Saying Black Lives Matter is racist, but can hurt feelings, overlooks the fact that it isn’t a new slogan; the present problems have simply made it seem nearly-necessary to show support for our black brothers and sisters. It isn't necessary. All human life still equally matters, and emphasizing one race’s importance subconsciously exalts their importance in society.
Now...a point of greater importance. Truth almost always hurts our feelings because we disobey whatever fact it demands we obey. Truth never hurts when we consciously and perseveringly TRY to live by, and up to, whatever facts it demands. Indeed, merely making serious efforts to obey its facts reduces or eliminates hurt feelings we otherwise bear. As an example, I’ve never heard a tither feel hurt when hearing tithing preached. But for those who don’t tithe—a different response.
That’s the powerhouse message Jesus taught in John 8:31-32. Knowing and living by and for God’s will both forgives our sin and empowers life beyond the guilt of having sinned. A great release that gives us freedom of thought and perspective. So...let truth hurt—its natural impact when we don’t obey its demands. For in release from the sin we also experience release from its guilt!
The entire Christian message teaches our liberation from a past that bound us and gives us a future of spiritual freedom. God won’t have us returning to the shackled life Christ forgave. His own resurrected life shamed all satanic powers arrayed against him, symbolized by the 16-man Roman guard at his tomb. His resurrection so terrified the soldiers that they “became as dead men.” But Jesus didn’t rush over, shred their standards, strike them dead, then break their swords in two. He instead let them be witnesses to the leadership that they had committed a colossal blunder—SIN—by having him crucified. His personal resurrection rendered destruction of heathen symbols unnecessary.
True, later in Ephesus, the former dabblers in the white and black arts brought the scrolls of that life to the burning Acts 19:18-19. Their decision, however, not Paul’s.
That truth applies to the Fifth Suggestion. Black culture today has the ability to live pro-actively for their freedoms rather than responding reactively to the slavery of their ancestors. One hundred fifty-five years of freedom enfranchises them to be 155 light-years beyond that unjust, criminal and sinful imposition.
Their present attacks on Confederate symbols instead at least implies a needless mental and emotional captivity to them. You have risen far beyond the limitations the Confederacy placed on your ancestors—indeed on the potential THEY had to excel. Since they had no opportunity to excel, and you have by your creative successes in many fields, you prove the Confederacy lived a lie—and would have been proven a lie had your ancestors enjoyed your freedom.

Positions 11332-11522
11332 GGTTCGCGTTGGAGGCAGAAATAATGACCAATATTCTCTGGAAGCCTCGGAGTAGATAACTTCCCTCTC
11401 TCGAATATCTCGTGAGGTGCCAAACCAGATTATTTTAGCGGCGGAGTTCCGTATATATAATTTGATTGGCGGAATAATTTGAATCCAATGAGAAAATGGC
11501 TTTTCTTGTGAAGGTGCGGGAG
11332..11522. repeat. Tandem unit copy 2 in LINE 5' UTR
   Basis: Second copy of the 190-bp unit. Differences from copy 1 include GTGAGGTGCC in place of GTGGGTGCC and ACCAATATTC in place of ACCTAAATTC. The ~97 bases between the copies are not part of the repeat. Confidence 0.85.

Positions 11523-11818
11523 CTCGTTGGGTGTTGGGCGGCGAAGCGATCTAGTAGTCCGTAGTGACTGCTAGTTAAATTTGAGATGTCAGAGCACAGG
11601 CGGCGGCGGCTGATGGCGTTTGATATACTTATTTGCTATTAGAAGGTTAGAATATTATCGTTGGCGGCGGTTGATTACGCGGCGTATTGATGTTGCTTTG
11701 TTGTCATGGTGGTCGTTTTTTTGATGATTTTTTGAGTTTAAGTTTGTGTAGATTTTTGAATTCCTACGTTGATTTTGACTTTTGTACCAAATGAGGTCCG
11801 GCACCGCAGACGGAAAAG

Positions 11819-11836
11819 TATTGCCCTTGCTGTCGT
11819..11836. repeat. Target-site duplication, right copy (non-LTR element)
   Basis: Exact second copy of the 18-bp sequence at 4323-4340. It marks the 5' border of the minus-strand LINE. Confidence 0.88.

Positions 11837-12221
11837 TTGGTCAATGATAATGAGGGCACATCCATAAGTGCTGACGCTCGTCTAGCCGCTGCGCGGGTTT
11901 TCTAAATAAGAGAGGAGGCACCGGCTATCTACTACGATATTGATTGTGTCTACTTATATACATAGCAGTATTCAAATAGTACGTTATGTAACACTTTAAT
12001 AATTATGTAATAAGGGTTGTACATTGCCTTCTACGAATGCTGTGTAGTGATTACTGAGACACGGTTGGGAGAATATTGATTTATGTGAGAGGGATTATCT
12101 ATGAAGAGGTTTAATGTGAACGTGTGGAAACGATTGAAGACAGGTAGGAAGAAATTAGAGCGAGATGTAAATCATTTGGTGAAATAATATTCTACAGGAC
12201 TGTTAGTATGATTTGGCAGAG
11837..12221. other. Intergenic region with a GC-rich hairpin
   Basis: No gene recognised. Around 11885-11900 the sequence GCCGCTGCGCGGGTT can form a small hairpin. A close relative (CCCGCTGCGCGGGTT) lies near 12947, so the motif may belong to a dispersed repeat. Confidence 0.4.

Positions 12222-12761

The clinching argument against slavery in any race, at any time, is that all races, once free, instinctively develop God-given skills within them, and ACHIEVE. Removing the symbols will never increase self-esteem like personally having gone beyond what the captor expected could be accomplished. Indeed, leaving them in place shames the shortsightedness of the penitentiary culture that began in 1619 and lasted till April, 1865. Indeed, letting them remain mocks the racism that raised them as symbols of a Lost Cause that God considered a Sinful Cause.
Sixth, the problems of drugs, incarceration rates and welfare dependency, whatever the culture, must be solved from within the culture. Not by restricting funding to police departments so more community money can be SENT into the afflicted communities. The billions of tax dollars spent over the decades have helped a few but failed to solve the problems of the many in black communities. Why would we think millions more would? We have surely heard the old saying, “Don’t send good money after bad.”
Here’s a single suggestion that could increase home ownership in black communities, improve their neighborhoods and make them uncomfortable places for drug dealers to hide. Establish a black-operated financial consortium, tapping for investment purposes the millions of dollars in their businessmen, pro-athletes and professional people—as well as inviting public, not government, investment. Pay dividends to investors by making loans to people for home purchases or improvements, charging interest according to the ability to pay. Allow for an incremental rate increase as their income grows. Give nothing. Expect people to pay their way. That’s as essential for their confidence as individuals as for your profit. That empowers individuals and families to make a home from a house and a neighborhood from scattered families.
That’s only a small effort, but it’s a start. A bigger help would be if married couples of different races, who have succeeded in careers by taking advantage of educational opportunities, would rear families in those communities, buy homes, improve them and model what life can still be when caring, capable people lead in the effort. Many such neighborhoods in America have been rehabilitated in just that way. End Part III